Jerome Groopman, Harvard professor of medicine, AIDS and cancer researcher, and New Yorker staff writer in medicine and biology, isn't new to the popular medical-writing scene. Before How Doctors Think, he penned three other booksThe Anatomy of Hope, Second Opinions, and The Measure of Our Daysthat explore the role of art in the hard science of medicine. Here, Groopman's readable prose emphasizes the human element, the give-and-take so important to successful diagnosis and treatment. One critic, however, compares the book's medical pyrotechnics to an episode of the medical show House, while another takes issue with the author's stance against Big Pharma. For the most part, critics see Groopman's latest effort as a compelling meditation on the interactions between doctors and patientsan effort reminding us that mistakes and miscommunications can be minimized but not eliminated.
Copyright © 2004 Phillips & Nelson Media, Inc.
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As a neurology resident we commonly evaluate patients with suspected stroke and grade the severity based on several exam findings which together make up the NIH stroke scale. This score helps determine whether to administer a clot busting drug called tpa, which can decrease the disability caused by a stroke but comes with a nontrivial risk of bleeding, both systemically and in the brain. While a high score indicates a severe stroke (or some other global process mimicking a stroke), a low score can be deceptive, as even a low score can indicate significant disability. For example, one patient working in a very cognitively demanding field had intact motor function and speech but was unable to accurately calculate even simple equations. His score was 1 (the highest score is 32). While some may argue that the patient had a low score, without treatment he would not have been able to continue his career- a large consequence for someone in their prime. The decision was made to give the patient the drug, and the next day his Mri indeed showed small strokes in a part of the brain important in solving calculations. He had no residual symptoms, and no untoward side effects from the drug. The idea of treating each patient as an individual is thus emphasized.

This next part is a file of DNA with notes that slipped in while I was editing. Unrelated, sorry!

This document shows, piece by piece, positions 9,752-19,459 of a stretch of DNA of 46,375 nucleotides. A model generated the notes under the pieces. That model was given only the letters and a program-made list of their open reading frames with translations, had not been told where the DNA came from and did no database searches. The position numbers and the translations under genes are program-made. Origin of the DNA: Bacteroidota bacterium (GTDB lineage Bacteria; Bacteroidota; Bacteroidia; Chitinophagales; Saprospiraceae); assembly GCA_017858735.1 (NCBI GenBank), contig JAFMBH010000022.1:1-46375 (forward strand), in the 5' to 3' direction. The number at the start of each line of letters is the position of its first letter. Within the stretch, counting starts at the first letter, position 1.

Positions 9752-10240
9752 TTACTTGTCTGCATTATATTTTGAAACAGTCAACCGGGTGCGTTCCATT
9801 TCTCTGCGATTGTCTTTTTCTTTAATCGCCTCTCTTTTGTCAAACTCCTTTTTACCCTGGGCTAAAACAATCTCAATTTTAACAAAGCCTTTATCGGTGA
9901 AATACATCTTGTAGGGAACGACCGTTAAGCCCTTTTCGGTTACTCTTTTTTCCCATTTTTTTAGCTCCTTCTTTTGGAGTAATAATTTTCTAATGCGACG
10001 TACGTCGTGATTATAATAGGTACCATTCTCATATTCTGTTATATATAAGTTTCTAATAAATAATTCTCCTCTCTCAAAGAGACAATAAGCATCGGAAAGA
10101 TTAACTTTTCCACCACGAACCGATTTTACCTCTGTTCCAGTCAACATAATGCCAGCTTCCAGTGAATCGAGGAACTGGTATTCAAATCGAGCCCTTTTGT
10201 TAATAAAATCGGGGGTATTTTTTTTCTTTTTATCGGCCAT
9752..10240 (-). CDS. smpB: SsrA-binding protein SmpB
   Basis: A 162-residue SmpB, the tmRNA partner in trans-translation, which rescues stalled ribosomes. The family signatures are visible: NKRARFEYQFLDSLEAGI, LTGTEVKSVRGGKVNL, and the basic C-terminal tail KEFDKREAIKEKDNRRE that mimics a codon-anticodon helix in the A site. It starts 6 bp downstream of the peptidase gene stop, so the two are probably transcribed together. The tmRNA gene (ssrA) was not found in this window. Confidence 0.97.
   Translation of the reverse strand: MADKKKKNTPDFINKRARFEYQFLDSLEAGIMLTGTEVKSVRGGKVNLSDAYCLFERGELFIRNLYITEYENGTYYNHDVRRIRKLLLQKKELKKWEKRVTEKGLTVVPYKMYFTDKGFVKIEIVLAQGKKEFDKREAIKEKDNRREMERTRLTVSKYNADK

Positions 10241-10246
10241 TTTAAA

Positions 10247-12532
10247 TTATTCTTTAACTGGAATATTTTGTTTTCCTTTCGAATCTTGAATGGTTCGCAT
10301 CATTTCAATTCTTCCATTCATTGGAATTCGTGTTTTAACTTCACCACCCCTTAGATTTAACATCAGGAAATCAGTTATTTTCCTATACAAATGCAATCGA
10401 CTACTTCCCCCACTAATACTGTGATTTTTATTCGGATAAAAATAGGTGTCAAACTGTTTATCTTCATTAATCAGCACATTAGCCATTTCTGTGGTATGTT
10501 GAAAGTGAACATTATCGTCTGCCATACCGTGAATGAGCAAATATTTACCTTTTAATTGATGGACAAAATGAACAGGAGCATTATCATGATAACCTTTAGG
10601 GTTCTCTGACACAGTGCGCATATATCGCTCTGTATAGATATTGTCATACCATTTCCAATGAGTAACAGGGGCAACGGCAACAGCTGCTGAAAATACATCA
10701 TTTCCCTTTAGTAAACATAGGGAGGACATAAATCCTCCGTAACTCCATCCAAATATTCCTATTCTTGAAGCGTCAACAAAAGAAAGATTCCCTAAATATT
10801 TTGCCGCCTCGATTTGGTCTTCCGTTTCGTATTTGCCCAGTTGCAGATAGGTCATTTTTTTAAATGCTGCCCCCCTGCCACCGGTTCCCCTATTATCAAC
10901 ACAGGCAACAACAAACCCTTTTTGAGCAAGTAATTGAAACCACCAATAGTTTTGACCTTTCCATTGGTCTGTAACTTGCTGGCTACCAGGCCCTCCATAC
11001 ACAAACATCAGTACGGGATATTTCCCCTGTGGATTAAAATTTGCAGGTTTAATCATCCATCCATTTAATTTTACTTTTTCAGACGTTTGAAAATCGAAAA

Another point made in the book was not to prematurely write a symptom off as being psychological. I once admitted a patient with acute onset of altered mentation and agitated behavior who had recently lost their family member. The family had reiterated that the loss was a month ago and that up until a few days prior to coming into the hospital the patient had been completely normal with the exception of some normal grief. She had gone to another hospital prior who felt that this may have been psychological, as the patient had imaging that turned out normal and labs which showed no drug ingestion. I admitted that while I had some ideas for what may be causing it, we would need further testing to confirm. An eeg showed a pattern consistent with encephalitis and the patient was found to have suspected autoimmune encephalitis, which presents with very bizarre neuropsychiatric symptoms (read the book Brain on Fire if interested). She responded beautifully to a course of treatment that dampened the immune system's abnormal response.
Of course there are the misses too- a time that I once thought a brain wave test on a child with autism and tics signified seizures, but in retrospect was artifact from repetitive hand movements the child was making.
Overall, I loved this book. While the information presented is going to be familiar to most physicians, it will make you think critically about your practice behaviors and how to improve upon them, as well as the limitations of medicine.